CBKWit: Announcer Brent Musberger notes that Clemson brought 20,000 fans to this Florida-based bowl. Cal brought 7,000. Now, the numbers might be slightly higher these days, but the disparity is still going to be strong. And let's not forget that the BCS, the Bowls, they all exist for one reason and one reason only. Money. Moolah. Smackeroos. Dingdongs. Plaxibucks. Schrutetasms. This article illustrates it perfectly
HydroTech: Why should a Gator Bowl or a Cotton Bowl take a risk on a far away team when they have much closer teams (and, more importantly, fans) to choose. That's how we get inequities like Michigan State, Georgia, South Carolina, and Iowa playing in more prestigious bowls than teams that are, more likely better than them. Teams like Oregon, Oregon State, and Cal.
Ragnarok: I think Cal fans should stop obsessing about January 1st bowls. Yes, the Rose Bowl is (almost) always held on that date, and New Year's Day has long been the traditional home of top-tier bowls, but that's changing. In addition to the Championship Game being held a week later, the Fiesta, Sugar, and Cotton Bowls are all held after the 1st, as are (strangely) several minor bowls. (Do you think there's any extra prestige for the International Bowl, featuring Buffalo vs. Connecticut playing in Toronto, because it's played on January 3rd?)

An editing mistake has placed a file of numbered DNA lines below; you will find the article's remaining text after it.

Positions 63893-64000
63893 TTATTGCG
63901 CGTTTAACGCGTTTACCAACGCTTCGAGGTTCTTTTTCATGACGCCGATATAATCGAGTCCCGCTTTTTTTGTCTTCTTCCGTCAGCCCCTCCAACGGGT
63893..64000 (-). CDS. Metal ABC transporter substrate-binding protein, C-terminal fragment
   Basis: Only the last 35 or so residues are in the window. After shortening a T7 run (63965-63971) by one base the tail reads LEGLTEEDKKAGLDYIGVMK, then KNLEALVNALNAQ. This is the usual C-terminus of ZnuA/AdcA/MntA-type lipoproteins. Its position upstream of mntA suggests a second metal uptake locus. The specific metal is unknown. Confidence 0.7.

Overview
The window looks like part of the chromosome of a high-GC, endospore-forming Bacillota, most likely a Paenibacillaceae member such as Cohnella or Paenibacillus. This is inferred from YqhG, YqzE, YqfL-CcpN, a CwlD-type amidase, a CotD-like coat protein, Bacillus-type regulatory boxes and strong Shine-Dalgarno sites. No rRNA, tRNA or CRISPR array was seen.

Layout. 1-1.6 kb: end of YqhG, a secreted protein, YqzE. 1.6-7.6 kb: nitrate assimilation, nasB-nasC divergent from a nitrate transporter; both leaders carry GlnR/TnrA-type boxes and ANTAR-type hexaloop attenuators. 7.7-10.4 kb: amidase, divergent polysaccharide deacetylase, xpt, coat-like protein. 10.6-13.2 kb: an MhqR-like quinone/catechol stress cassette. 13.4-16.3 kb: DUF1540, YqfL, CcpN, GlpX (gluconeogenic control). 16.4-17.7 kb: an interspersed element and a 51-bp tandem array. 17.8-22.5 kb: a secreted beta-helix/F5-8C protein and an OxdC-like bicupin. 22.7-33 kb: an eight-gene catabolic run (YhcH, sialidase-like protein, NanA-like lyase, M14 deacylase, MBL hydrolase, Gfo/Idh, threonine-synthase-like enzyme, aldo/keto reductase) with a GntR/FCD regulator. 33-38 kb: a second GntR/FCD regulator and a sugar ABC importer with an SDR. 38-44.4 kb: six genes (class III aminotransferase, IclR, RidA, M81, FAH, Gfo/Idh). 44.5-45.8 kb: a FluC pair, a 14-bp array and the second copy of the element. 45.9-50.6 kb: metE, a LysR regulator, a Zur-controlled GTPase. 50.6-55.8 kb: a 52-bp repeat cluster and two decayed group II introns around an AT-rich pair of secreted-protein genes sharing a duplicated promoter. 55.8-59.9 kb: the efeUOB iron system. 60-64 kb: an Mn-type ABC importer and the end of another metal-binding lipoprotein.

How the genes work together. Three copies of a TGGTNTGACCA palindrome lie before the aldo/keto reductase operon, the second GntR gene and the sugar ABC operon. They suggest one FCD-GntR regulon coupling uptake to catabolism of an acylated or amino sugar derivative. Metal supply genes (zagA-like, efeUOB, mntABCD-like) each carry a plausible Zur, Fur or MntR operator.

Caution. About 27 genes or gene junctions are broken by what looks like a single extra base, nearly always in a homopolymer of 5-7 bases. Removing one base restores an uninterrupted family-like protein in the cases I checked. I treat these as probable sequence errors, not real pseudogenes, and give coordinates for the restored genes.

Looking through the numbers, I amalgamated the numbers for some of the non-BCS major bowls. Feel free to check my math, math was never my strong suit. Regarding what the numbers mean, the link has this paragraph of explanation:
Following are the national household ratings for 28 college football bowl games in 2002-03. There are 105,444,000, or 98.2 percent, of all U.S. households with television sets. The ratings indicate the percentage of television households tuned in to that particular game.